JESSE J. HOLLAND
WASHINGTON (AP) -- The United States court system doesn't lose jurisdiction in international custody disputes simply because the child involved is no longer in the country, the Supreme Court said Tuesday.
That unanimous ruling is the latest in the battle between a U.S. soldier, Army Sgt. 1st Class Jeffrey Lee Chafin, and his estranged Scottish wife, Lynne Hales Chafin, over their daughter.
Chafin wants to appeal a federal judge's decision to let Lynne Hales Chafin take their daughter back to her native Scotland. But the 11th U.S. Circuit Court of Appeals ruled that Chafin's appeal was moot because the 6-year-old girl has now been in Scotland for more than a year, and that his only remedy is in Scotland's courts.
Chief Justice John Roberts said that was wrong. "Such return does not render this case moot; there is a live dispute between the parties over where their child will be raised, and there is a possibility of effectual relief for the prevailing parent," Roberts said. "The courts below therefore continue to have jurisdiction to adjudicate the merits of the parties' respective claims."
The Chafins married in Scotland in 2006; their daughter was born in 2007. The family lived in Germany until Chafin was deployed in Afghanistan, and mother and daughter moved to Scotland. Chafin transferred to Alabama in 2009, and was joined by his family the next year.
The Chafins agreed to divorce in 2010, and Lynne Chafin was deported in February 2011.
She sued to take her child with her, citing the 1980 Hague convention on international child abductions, which is designed to return children illegally taken from member countries. She said their daughter's residence was Scotland, and that her husband illegally retained the child in the United States. A federal judge agreed, and ordered the girl be taken to Scotland. The judge also refused to stay the order. The mother and child boarded a plane and left the country.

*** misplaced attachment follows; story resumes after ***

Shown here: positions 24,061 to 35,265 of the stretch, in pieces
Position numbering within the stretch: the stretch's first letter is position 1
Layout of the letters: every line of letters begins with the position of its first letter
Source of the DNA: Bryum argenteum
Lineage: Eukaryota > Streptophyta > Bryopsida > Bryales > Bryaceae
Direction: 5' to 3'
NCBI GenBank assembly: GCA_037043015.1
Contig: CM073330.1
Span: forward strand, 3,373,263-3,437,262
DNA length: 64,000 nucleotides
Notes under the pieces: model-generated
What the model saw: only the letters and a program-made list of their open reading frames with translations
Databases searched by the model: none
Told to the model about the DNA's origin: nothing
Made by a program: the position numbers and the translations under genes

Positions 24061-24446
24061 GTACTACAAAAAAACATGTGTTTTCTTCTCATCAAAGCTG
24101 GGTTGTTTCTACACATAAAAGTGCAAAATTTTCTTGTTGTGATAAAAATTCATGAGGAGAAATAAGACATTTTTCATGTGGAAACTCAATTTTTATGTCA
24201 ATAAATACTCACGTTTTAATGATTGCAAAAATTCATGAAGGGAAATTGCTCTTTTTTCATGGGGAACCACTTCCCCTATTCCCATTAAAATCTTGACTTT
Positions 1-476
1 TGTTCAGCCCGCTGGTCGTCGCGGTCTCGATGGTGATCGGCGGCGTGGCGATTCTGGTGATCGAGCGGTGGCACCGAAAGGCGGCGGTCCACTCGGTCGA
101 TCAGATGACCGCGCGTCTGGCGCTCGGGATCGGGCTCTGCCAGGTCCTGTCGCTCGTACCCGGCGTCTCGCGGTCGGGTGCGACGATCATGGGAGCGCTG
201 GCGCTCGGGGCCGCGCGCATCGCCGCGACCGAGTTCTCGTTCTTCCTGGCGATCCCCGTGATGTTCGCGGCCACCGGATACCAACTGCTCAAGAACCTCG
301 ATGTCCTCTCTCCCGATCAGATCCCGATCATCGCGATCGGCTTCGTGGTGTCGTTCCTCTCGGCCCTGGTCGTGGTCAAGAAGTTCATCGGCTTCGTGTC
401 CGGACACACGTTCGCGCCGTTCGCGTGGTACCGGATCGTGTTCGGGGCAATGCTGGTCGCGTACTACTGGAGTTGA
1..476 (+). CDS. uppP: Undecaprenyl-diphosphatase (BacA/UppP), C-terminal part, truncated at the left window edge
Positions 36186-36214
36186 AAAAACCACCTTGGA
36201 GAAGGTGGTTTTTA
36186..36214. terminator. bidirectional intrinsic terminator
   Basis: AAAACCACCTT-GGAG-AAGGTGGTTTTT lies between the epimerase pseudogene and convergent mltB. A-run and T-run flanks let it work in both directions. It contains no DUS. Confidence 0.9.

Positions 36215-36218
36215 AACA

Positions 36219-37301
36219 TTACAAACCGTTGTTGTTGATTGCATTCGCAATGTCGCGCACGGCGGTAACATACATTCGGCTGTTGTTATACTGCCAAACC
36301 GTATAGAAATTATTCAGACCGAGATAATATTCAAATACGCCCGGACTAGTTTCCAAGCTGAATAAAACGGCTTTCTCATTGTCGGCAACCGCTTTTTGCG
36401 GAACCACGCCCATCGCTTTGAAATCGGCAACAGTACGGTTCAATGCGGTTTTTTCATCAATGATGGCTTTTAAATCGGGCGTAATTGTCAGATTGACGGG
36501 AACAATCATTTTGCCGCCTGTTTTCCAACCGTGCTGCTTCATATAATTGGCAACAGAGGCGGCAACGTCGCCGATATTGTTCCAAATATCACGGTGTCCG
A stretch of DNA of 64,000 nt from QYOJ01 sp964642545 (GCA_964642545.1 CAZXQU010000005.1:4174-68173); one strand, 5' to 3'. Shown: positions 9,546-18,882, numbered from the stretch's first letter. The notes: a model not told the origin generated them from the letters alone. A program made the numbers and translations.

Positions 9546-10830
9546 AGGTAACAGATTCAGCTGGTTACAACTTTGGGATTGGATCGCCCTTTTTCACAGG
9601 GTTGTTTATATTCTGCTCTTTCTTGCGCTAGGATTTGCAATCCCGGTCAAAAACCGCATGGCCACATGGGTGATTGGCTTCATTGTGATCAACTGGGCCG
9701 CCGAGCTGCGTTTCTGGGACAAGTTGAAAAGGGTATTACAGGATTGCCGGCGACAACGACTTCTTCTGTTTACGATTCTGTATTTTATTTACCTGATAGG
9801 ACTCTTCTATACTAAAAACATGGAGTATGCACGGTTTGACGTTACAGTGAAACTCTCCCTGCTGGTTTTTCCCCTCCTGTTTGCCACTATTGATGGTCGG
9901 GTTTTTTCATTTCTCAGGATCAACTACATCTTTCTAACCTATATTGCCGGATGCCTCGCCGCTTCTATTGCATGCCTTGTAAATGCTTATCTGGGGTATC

Chafin appealed to the circuit court, which said the case was moot because the girl was in her official residence of Scotland.
That doesn't matter, Roberts said. Chafin has a right to make a claim, and a possibility of success, which eliminates an argument of mootness. And the fact that the girl is in Scotland doesn't matter, he said.
"Even if Scotland were to ignore a U.S. re-return order, or decline to assist in enforcing it, this case would not be moot," he said. "The U.S. courts continue to have personal jurisdiction over Ms. Chafin, may command her to take action even outside the United States, and may back up any such command with sanctions ... Enforcement of the order may be uncertain if Ms. Chafin chooses to defy it, but such uncertainty does not typically render cases moot."
Roberts said if they allow Chafin's case to be ruled moot, judges would automatically stay rulings in Hague convention cases to preserve jurisdiction. "In such cases, in which a stay would not be granted but for the prospect of mootness, a child would lose precious months when she could have been readjusting to life in her country of habitual residence, even though the appeal has little chance of success," Roberts said.
A ruling for Ms. Chafin would also send the wrong signal to international parents, Roberts said. "A mootness holding here might also encourage flight in future Hague Convention cases, as prevailing parents try to flee the jurisdiction to moot the case," the chief justice said.
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